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GMAT Debrief - 770 (Q49 V47 IR5) - (first attempt, ~3 months prep)

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GMAT Debrief - 770 (Q49 V47 IR5) - (first attempt, ~3 months prep) [#permalink]

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Hello GMAT Club members,

I took the exam on 26th Aug and scored a 770 (Q49 V47), for which I needed both effort and some luck. GMAT Club has been really valuable to me, not just for improving my knowledge/skills, but also for motivation. I've read countless briefs and gained a lot from all of them. I hope what you read below is useful.

Background
I'm from India, but work in the US now (since 2016). I have a B.A. (English) from an ordinary college, and an MBA from a top 10 India B-School (passed out in 2011). I would say that my verbal prowess is better than my quant skills, although I feel I'm sort of decent in quant as well.

Once I started working post-MBA, I realized how much more an MBA would have helped if I had some work experience. And now having been in the workforce for over 6 years, I really wanted to give a fair shot at getting into a top 10 US B-School. Therefore I decided to prepare for GMAT. My undergrad & MBA academic scores are low (lack of focus), so I needed to compensate with my GMAT score to stand out in the Indian Male demographic.

Lesson 1 - It's very important to realistically understand your current levels, to know what to do to improve


The reason I gave my background is because it's very important to get a good sense of where you are today, if you want to improve. The fun thing about GMAT (and for many other things in life) is that one size does NOT fit all. You'll have 10 different people following 10 different plans and achieving the same goal. So first up, do an honest assessment.

I used the OG 2016 Diagnostic test to understand my level initially. Then I took the 1st GMAT Prep test in Jan 2017 and scored a 710 (Q46 V42). I was relieved to know that I'm around the 700 level and decided to try and reach the 750 level.

Lesson 2 - Gather a lot of information & guidance, but use it selectively and wisely


After Jan 2017, I thought I have a lot of time to prepare since I was aiming for Sep 17 application deadlines, and I kept postponing the real prep. Finally I woke up in early June and realized that if I don't start now, I may not be ready for this year's application cycle. So I booked 5th Aug as my GMAT exam (postponed it to 26th Aug later since I didn't feel ready), giving myself around 2 months to prepare. Pro tip: Setting up a GMAT date was a great external force to motivate me to prepare, specially as I continued to work 40-50 hour weeks in my day job.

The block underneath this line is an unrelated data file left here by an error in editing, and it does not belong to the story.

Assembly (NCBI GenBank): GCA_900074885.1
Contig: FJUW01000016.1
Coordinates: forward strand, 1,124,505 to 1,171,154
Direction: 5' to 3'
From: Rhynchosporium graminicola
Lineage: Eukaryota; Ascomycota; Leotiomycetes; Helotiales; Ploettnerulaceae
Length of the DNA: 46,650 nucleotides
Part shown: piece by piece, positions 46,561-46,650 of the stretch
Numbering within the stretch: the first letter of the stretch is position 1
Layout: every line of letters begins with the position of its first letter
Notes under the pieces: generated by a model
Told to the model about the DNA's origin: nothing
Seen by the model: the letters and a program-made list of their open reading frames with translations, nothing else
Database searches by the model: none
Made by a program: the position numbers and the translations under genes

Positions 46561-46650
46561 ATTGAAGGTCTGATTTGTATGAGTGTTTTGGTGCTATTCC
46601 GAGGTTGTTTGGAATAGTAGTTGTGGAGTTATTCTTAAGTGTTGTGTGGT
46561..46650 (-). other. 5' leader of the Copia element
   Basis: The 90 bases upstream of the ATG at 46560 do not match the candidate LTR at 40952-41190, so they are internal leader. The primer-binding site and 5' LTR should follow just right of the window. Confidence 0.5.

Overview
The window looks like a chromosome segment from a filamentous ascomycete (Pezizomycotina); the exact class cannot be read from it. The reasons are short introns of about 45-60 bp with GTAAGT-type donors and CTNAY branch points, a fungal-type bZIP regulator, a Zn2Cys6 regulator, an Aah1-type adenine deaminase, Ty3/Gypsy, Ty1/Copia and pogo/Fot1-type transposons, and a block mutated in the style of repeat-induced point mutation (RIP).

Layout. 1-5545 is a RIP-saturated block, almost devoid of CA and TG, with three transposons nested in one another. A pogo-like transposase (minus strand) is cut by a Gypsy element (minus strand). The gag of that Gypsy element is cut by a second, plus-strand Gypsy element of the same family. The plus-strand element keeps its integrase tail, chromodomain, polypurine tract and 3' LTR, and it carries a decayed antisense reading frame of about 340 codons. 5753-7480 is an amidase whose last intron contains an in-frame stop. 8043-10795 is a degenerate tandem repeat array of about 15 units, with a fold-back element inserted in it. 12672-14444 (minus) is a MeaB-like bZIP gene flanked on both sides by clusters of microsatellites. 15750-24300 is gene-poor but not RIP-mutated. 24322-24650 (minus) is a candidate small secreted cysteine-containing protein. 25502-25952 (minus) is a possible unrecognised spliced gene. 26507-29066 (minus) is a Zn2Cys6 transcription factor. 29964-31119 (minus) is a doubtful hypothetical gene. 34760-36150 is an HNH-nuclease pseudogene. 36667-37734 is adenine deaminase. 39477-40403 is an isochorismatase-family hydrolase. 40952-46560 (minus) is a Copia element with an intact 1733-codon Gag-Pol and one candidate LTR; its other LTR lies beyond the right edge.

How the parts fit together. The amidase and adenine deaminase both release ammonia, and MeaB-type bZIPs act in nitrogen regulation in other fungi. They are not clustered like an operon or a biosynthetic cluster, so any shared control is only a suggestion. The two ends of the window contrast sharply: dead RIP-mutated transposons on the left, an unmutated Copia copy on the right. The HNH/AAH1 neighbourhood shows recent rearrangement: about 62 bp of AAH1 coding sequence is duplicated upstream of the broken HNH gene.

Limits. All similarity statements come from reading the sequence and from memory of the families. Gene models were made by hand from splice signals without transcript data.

I scoured the GMAT Club forums, the Manhattan Strategy Guides and the OG16 to "understand the game" - types of questions, important topics, study plans, error logs, timing strategies. I made sure to not follow everything that everyone was saying, but find people who were more like me (average Quant, slightly better verbal) and then follow some of the recommendations - which applied more clearly to my situation. Feel free to tweak your plans and strategy, as you gain more information.

Lesson 3- Continuing to just practice problems won't increase your score. Analyzing what you're getting wrong and working on those areas will. Spend 2X time analyzing the problems you practice vs the time you spend doing them.



Material Used
OG 2016
Manhattan Strategy Guides - i really like them for almost all the topics. Used CR, SC, Number Properties & Geometry extensively. Also Strategy Guide 0 is great to understand the GMAT exam.
GMAT Club Math Book - so so useful and amazing. Must have for everyone.
GMAT Club - for study plans, error logs, Bunnuel's amazing posts, motivation, some flash cards

Topic Wise Plan
Overall -
- Used OG16 for question practice and used Manhattan online portal to record answers & timing - this allowed me to analyze my performance easily.
- Deeply studied all the mistakes I made on GMAT Prep & Manhattan Tests. Used snipping tool to create and save screenshots of important concepts (many from Bunnuel's posts) which I was getting wrong - specially related to prime numbers, factors, tricky geometry, combinatorics etc. Having all the screenshots in one place (an excel file) made it really easy to revise the concepts.

Quant- I was at Q46 to start with (kinda average), and Number Properties has always been my weak spot. So I paid special attention to the topic using Manhattan Guides & GMAT Club Math Book. Used the same material for most other topics.

Pro tip- Going from Q46 to Q49 level took some effort, but I knew going from Q49 to Q50/51 would be at least as much more effort. Therefore decided to continue with Q49 level and work on V section. Figure out what works best for you to help get your desired score.